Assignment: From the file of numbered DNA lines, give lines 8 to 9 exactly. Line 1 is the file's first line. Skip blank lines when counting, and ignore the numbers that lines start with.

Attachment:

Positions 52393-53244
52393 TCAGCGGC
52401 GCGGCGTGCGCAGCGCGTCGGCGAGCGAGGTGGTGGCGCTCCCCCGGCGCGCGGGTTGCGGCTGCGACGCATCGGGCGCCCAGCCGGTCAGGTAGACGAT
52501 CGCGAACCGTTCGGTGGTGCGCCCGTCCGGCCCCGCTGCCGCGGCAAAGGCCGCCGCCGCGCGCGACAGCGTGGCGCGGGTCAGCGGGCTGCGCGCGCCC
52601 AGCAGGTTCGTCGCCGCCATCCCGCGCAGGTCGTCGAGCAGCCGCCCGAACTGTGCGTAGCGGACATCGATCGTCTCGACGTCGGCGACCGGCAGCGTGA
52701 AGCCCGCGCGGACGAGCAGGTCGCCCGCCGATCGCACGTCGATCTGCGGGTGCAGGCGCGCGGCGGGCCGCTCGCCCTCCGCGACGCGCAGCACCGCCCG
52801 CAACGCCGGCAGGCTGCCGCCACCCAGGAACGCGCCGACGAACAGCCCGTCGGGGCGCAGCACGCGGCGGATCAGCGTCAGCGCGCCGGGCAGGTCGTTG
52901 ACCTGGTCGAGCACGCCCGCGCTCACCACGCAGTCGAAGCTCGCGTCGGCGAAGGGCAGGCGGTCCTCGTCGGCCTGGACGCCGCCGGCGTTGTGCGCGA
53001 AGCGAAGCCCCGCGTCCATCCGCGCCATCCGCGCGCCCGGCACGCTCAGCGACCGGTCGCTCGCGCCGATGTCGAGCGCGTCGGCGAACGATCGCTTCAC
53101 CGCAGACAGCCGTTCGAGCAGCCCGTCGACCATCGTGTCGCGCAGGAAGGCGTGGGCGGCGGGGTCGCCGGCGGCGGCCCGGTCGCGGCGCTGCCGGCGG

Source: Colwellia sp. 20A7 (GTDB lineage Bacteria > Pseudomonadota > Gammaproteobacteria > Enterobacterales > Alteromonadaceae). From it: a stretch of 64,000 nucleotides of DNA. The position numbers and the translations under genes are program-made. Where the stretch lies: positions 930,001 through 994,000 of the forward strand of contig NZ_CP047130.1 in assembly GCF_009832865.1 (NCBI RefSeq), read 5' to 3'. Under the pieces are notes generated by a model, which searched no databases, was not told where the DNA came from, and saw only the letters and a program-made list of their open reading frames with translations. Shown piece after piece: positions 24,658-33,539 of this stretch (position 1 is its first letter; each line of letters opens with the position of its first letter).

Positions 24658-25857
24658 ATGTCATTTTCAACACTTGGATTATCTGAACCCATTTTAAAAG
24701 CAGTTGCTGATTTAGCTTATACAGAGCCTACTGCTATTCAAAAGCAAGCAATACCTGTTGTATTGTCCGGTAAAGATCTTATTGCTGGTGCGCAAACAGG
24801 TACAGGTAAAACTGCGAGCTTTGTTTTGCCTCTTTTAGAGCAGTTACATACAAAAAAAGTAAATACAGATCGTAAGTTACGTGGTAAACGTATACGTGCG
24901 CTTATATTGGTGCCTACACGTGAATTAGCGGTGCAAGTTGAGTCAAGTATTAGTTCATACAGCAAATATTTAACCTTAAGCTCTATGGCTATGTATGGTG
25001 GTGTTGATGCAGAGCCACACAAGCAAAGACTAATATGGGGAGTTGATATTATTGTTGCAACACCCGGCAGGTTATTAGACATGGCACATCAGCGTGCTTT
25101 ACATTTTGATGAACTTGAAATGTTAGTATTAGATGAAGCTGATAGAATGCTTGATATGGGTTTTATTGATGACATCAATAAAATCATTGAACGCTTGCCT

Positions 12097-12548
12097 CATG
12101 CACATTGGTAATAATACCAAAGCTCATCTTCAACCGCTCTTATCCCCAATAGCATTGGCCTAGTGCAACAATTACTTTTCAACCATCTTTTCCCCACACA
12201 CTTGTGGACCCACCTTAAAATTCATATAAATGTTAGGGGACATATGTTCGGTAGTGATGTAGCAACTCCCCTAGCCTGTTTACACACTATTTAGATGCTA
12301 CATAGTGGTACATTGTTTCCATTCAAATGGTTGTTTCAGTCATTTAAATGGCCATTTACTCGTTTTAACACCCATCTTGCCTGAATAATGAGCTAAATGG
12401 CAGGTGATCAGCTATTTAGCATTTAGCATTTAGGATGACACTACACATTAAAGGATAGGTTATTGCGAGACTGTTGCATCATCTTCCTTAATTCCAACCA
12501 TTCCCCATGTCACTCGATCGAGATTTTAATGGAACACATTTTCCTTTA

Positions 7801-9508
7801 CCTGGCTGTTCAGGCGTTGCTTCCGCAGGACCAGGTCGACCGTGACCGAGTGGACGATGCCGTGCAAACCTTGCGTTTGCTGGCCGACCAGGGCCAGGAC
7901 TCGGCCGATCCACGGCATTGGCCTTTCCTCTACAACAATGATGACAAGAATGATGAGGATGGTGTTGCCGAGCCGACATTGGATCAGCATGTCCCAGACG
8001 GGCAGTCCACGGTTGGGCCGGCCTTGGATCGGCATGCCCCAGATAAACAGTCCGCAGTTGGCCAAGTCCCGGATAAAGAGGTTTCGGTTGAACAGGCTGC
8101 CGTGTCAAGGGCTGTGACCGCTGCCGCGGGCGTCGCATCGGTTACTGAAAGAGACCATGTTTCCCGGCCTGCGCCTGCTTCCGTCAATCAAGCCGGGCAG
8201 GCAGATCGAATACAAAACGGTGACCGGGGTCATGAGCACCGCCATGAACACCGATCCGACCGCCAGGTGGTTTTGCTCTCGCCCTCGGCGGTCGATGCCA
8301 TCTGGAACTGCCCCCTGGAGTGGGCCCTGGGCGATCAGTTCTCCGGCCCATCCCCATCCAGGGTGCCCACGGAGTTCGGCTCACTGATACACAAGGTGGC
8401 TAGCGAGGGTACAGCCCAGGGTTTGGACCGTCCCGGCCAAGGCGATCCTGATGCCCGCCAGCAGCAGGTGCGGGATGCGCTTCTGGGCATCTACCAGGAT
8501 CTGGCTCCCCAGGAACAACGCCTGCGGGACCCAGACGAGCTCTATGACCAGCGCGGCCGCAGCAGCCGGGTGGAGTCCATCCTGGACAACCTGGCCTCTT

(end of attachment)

52901 ACCTGGTCGAGCACGCCCGCGCTCACCACGCAGTCGAAGCTCGCGTCGGCGAAGGGCAGGCGGTCCTCGTCGGCCTGGACGCCGCCGGCGTTGTGCGCGA
53001 AGCGAAGCCCCGCGTCCATCCGCGCCATCCGCGCGCCCGGCACGCTCAGCGACCGGTCGCTCGCGCCGATGTCGAGCGCGTCGGCGAACGATCGCTTCAC